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An Arya warehouse. Image credit: Arya

With $60m in fresh funding, Arya is eyeing a $20bn slice of India’s grain market

January 20, 2022

Indian post-harvest services startup Arya has closed $60 million in Series C funding.

The Noida-based startup provides logistics, warehousing, and financing solutions aimed at small-scale grain growers, whose lack of sufficient access to such services can lead to lost income and food waste.

The bigger picture:

The UN Food and Agriculture Organization estimates that as much as 40% of food produced in India is wasted before it reaches consumers, amounting to $14 billion in lost value – and compounding the country’s chronic hunger problem (it was ranked 101st out 116 countries by the 2021 Global Hunger Index.)

A study by India’s National Academy of Agricultural Sciences found that a lack of adequate storage is the major cause of post-harvest food losses in the country. A conservative estimate puts average post-harvest, pre-consumption loss of grains at 6%, driven mainly by storage in insufficient bags, spillage, rodent attacks, contamination, and theft.

To avoid these outcomes, large-scale growers can generally afford to transport their produce farther afield, or use higher-quality storage facilities. But small-scale growers and smallholders typically seek to sell their produce as quickly as possible; during the post-harvest glut, that means they often have to sell at throwaway prices, representing a lost income opportunity.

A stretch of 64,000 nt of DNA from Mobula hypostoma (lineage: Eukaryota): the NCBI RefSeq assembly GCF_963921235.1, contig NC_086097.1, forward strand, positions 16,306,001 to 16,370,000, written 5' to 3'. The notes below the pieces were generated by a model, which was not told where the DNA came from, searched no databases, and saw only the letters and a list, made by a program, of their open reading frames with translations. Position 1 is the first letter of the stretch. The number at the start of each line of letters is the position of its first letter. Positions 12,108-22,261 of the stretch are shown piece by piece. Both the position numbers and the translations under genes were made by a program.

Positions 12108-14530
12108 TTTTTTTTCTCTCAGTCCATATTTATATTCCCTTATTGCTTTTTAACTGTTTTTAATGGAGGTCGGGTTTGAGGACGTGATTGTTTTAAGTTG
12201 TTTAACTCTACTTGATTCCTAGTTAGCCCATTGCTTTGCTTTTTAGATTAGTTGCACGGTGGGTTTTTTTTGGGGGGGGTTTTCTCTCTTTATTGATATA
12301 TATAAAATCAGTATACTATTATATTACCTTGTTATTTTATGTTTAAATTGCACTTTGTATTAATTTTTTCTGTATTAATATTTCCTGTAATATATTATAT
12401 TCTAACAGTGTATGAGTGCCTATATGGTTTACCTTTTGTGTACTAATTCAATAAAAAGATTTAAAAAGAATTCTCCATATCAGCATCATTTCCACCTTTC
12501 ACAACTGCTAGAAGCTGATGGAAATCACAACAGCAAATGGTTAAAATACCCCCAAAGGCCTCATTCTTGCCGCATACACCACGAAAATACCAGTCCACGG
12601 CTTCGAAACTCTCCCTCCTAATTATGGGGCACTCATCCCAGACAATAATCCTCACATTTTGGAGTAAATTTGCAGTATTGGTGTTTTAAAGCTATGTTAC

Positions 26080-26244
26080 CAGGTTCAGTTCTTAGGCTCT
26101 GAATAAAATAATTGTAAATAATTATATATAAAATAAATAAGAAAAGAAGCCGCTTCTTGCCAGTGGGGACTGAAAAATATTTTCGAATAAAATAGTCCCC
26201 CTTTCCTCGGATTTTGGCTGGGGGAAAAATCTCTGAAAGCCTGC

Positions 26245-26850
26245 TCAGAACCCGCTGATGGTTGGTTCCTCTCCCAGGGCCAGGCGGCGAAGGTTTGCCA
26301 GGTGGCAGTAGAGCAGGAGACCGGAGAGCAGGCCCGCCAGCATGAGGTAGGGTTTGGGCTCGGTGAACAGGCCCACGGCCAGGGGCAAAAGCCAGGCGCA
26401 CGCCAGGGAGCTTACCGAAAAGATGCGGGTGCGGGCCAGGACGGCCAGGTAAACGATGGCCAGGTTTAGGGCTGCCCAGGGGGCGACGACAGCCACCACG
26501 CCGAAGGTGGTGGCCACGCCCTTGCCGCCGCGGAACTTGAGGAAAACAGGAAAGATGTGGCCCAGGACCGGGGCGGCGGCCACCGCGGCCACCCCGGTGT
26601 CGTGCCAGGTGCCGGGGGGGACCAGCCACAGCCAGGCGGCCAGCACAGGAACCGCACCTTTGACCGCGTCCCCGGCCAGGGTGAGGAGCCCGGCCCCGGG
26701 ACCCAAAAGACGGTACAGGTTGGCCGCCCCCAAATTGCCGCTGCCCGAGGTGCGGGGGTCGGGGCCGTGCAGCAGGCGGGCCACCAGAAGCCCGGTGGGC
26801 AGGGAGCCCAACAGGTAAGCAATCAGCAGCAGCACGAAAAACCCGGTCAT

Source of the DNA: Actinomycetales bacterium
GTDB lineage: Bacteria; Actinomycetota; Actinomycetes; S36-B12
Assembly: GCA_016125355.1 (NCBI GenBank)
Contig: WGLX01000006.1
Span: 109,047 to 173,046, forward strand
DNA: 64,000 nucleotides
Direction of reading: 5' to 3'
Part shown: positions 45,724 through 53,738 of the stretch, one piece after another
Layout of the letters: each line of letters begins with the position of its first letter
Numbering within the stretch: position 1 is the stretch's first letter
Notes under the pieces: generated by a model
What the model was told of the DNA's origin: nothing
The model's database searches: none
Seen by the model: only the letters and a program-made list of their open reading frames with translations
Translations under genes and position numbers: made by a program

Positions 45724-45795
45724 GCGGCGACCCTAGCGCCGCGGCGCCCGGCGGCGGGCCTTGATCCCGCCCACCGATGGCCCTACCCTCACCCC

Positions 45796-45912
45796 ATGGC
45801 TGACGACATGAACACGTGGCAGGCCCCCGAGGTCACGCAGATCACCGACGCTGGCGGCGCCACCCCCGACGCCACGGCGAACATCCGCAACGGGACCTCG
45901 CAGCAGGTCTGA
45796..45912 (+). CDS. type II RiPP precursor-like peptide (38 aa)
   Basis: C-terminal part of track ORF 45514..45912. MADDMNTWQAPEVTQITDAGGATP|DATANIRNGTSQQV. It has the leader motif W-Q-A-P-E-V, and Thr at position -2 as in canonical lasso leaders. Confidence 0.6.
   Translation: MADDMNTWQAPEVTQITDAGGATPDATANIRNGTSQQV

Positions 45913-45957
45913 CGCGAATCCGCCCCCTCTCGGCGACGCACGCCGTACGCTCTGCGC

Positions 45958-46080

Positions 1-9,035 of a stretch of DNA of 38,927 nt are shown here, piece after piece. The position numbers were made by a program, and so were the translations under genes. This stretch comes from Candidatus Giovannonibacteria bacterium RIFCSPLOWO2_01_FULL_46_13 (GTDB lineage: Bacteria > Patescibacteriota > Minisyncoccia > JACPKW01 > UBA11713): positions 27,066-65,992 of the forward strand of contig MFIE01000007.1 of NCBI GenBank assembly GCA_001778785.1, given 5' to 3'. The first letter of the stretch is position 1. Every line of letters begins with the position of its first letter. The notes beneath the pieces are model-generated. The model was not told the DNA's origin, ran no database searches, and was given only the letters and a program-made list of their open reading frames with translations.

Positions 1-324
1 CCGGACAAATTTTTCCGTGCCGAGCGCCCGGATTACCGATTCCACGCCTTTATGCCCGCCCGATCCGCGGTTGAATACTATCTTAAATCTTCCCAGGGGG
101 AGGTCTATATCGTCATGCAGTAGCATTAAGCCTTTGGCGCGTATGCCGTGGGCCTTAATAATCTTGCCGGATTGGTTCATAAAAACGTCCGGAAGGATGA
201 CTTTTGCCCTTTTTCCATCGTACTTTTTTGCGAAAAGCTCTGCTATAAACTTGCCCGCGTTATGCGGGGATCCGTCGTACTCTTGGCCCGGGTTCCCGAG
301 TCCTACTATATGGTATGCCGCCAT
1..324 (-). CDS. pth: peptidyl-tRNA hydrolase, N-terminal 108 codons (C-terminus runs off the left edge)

How it works:

  • Arya seeks out smaller-scale warehouses and storage facilities, conveniently located close to farming communities, and lists these on its online platform.
  • Growers can use the online portal to search for, compare, and book suitable warehouses where they can store their produce after harvesting and prior to sale.
  • Arya also offers financing solutions to cover cash-strapped farmers’ costs between harvest and sale; as well as an online marketplace for buying and selling agri-commodities. It claims to have handled around $2 billion in grain transactions to date.
  • “Because we hold the commodity in our warehouses, we have complete visibility into quantity and quality. This is how we are able to establish a connect between the buyer and seller,” co-founder Prasanna Rao told TechCrunch.

Corporate partnerships:

Future plans:

“We intend to use the funding to capture more than 20% of the $100 billion grain commerce market,” Rao told The Economic Times.

Arya has close to 10,000 warehouses across 21 states in its network at the moment, up from just 1,500 a year ago; its target is to grow this to 60,000 over the next four years.

“Given that there has been substantial growth in our volumes and that the lending book has expanded […] we have already initiated a [further] $100 million fundraise which should be done in the first half of the current calendar year,” Rao said.

By the numbers:

Indian startups focused on the ‘messy middle’ of the agrifood value chain raised a combined $176 million across 29 deals in FY21, according to research by VC firm AgFunder – making Midstream Technologies the country’s most active category in terms of deal volume [disclosure: AgFunder is AFN‘s parent company]

Midstream Technologies is a category created by AgFunder’s research team to cover everything in the food value chain that sits between the farm (or the lab) and consumer-facing areas like retail and foodservice: it includes logistics and transportation, processing, food waste mitigation, farmer-to-business e-commerce, and safety and quality testing, among other areas.

Arya was among the top-funded Midstream Technologies startups in India during the last financial year, raising $21 million in Series B funding in December 2020.

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